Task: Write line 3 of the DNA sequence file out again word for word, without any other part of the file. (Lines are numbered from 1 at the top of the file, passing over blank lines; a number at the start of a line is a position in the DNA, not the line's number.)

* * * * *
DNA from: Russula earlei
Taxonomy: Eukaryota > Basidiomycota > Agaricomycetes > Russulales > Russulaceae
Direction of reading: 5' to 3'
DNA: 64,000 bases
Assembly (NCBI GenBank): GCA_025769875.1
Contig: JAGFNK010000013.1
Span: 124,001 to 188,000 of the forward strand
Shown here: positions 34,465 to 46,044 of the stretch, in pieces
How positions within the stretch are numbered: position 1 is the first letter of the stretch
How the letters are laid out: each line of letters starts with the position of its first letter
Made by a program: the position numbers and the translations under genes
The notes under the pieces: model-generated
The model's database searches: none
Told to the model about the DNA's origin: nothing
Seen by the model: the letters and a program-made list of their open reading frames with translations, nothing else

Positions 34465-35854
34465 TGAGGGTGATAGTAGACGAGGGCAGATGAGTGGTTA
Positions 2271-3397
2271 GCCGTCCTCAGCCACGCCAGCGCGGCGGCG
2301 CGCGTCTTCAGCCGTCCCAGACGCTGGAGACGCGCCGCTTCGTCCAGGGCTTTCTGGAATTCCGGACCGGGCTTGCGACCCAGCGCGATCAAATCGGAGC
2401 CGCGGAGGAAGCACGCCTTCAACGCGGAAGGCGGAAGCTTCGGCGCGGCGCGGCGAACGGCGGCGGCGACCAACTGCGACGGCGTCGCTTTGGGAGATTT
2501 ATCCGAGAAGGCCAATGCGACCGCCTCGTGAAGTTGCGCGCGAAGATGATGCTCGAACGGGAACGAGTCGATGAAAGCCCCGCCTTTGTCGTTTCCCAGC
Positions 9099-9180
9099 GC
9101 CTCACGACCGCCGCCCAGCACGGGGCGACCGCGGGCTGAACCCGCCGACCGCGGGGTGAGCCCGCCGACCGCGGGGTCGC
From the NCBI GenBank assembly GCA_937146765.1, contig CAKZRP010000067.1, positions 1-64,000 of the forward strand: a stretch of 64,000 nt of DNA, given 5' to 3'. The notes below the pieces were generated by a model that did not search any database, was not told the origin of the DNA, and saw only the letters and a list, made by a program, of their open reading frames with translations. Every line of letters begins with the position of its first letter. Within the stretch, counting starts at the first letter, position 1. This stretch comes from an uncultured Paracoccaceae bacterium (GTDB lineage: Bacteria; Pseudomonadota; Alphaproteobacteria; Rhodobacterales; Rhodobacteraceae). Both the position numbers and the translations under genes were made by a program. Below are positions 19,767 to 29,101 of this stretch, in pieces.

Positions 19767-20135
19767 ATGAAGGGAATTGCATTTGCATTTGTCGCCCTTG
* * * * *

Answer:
Direction of reading: 5' to 3'